A lot of what I do as a chiropractor is to encourage clients to meet WHO physical activity guidelines. This means engaging in strengthening exercises for at least twice a week!
If you are finding it hard to carve out time for weight training, the following strategies may help you optimise your training so you can spend less time at the gym.
Choose compound movements over isolated exercises.
It is true that weight training can be time consuming. It comes down to the number of exercises you are doing as well as the type of exercises.
If you time is tight for you, keep exercises to compound movements.
What does this mean?
Compound exercises refer to exercises that involve multiple regions and joints of your body at the same time. Isolation exercises, on the other hand, refer to movements that are focused on a single muscle group at a time.
For example, you may want to choose squats instead of doing seated leg curls.
A squat will work your gluteus muscles, hamstrings, hip flexors, quadriceps muscles, low back, and even your abdominus muscles. On the other hand, seated leg curls largely only focuses on your hamstring.
By choosing the right exercises, you can kill many birds with one stone and cut down on the time spent in the gym!
Bilateral over unilateral movements.
There are certainly benefits to doing unilateral exercises. Unilateral exercises are movements where you only work one side of the body at a time. For example, a side bridge.
Unilateral exercises take more time because you would have to do the same exercise twice — once for each side.
To save time, choose exercises that allow you to do both sides of the body at the same time (e.g., good mornings).
Use supersets, drop sets, and rest-pause training.
Supersets is a training approach where you would complete multiple exercises one after another with little to no break.
Instead of doing only a set of 12 squats before resting, you may want to do a set of 12 squats + 12 lunges + 12 burpees before resting. Because you are doing more repetition and resting less, you get to save time and also hit a higher rating of perceived exertion per workout!
Drop sets is slightly more complicated because it will involve some tweaking of traditional training. In drop sets, you will perform a set of exercises until failure (i.e., can’t do another repetition). Then drop the weight by 20-30% before going another set until failure. Then drop the weight again by 20-30% before going for another set until failure.
There is usually little to no rest in between. I guarantee you will experience a nice, awesome burn with this training format.
Rest-pause training is probably the least popular approach to weight training for everyday people.
In rest-pause training, the priority is to complete the total repetitions of an exercise with little regard to how many sets it will take. For example, if you are looking to complete 25 squats, you may do 12 repetitions for the first set before you hit fatigue. Then another 9 repetitions before you hit fatigue. Because you are really tired now, you may only do 2 repetitions for the next set. Then a 1-repetition set. Finally, 1 last repetition for the last set.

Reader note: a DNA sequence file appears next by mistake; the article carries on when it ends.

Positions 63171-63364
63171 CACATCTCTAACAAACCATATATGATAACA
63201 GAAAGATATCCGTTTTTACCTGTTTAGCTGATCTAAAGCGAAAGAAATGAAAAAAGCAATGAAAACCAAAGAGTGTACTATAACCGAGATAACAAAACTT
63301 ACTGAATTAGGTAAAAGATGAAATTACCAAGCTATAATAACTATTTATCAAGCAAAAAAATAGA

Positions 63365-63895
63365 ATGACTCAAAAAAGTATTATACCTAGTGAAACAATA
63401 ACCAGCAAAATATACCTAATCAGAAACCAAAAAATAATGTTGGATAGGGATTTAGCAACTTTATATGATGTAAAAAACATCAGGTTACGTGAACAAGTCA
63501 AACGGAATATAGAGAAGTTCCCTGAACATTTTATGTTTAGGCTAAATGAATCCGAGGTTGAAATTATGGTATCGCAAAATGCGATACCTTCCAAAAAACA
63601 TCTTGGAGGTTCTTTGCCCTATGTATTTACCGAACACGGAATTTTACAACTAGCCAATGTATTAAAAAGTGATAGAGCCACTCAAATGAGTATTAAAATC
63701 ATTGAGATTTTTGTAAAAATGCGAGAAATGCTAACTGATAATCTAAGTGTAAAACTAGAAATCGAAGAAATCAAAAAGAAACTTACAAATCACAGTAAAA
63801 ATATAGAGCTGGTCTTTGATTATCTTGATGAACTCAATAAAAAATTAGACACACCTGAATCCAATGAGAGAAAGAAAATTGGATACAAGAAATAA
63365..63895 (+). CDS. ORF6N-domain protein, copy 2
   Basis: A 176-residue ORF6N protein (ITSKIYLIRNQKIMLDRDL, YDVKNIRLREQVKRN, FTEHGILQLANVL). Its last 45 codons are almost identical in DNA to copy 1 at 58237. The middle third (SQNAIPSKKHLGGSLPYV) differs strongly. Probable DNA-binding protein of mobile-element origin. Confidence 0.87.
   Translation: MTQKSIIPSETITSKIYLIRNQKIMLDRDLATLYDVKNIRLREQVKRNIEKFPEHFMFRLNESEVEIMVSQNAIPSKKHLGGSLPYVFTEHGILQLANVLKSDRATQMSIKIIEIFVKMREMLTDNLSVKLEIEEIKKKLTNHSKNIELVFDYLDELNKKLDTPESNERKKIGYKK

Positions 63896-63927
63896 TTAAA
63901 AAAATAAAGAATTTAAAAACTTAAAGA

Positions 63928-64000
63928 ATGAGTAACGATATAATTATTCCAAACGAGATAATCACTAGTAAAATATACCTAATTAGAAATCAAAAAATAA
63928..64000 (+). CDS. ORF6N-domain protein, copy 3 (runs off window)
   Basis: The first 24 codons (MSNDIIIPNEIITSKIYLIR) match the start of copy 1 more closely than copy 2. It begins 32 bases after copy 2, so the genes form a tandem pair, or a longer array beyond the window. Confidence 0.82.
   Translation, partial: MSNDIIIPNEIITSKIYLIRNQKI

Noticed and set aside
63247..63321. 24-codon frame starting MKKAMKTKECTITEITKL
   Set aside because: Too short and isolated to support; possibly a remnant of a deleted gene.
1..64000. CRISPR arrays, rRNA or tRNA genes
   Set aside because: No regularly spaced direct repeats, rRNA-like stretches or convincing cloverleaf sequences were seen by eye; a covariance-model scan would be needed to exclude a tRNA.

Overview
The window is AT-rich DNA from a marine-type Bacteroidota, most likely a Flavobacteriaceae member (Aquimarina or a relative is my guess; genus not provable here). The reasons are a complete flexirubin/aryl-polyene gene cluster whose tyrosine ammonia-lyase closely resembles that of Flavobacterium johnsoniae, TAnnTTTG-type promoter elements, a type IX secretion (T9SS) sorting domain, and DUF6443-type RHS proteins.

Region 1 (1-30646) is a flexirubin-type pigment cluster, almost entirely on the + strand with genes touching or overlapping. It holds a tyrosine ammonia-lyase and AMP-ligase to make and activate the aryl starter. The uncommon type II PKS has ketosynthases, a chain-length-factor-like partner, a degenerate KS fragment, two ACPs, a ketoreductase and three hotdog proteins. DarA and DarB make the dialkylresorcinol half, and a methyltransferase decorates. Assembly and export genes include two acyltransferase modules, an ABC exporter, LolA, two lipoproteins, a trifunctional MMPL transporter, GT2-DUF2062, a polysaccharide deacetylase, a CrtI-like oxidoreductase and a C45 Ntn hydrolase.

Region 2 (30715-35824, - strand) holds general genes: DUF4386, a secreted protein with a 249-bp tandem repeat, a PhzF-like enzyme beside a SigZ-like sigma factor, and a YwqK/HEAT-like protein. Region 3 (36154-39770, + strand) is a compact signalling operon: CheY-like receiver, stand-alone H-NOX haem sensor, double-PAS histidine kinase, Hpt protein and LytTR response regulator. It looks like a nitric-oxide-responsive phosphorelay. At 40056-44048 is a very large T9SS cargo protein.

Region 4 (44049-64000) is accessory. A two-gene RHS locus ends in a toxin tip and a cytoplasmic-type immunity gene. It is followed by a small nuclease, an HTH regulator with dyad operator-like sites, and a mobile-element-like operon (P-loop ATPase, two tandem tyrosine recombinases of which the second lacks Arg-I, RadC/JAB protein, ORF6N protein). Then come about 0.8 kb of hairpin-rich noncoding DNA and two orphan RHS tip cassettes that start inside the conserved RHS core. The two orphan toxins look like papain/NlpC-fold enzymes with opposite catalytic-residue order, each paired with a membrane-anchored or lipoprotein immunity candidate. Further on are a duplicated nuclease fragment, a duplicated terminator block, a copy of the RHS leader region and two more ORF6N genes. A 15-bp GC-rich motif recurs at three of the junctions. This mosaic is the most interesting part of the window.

Rest time between sets is relatively short between 10-15 seconds.
Skip warm ups.
No, don’t skip warm up completely.
You can, however, only choose those that are related to the workout of the day.
If you are working on chest day, maybe do some burpees to get the heart rate up and also some push ups to get the pectoral muscles ready for your bench press.
If you are doing a leg day, opt for jumping jacks to get the heart rate up. Then jump squats to get the muscles and joints ready for the squat movement.
Time is precious, but so is your body.
You should aim to do at least two days of weight training per week. This is congruent with what World Health Organisation recommends.
Finding time for weight training does take a certain level of discipline and commitment. This often means taking time away from work or home. It doesn’t seem ideal but the alternatively of being unfit and unhealthy is probably worse.
Being in poor health can directly decrease your work productivity or the quality time you have with your loved ones. This is definitely not the life you want to live.
We do hear you. Exercise does take time. However, we promise that it will be worth it!
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Frustrated by the lack of results-driven and ethical chiropractic clinics in Singapore, Chiropractor Jesse Cai found Square One Active Recovery to deliver meaningful and sustainable pain solutions.
Our goal? To make our own services redundant to you.
*We do not offer temporary pain relief such as chiropractic adjustments, dry needling, or any form of soft tissue therapy.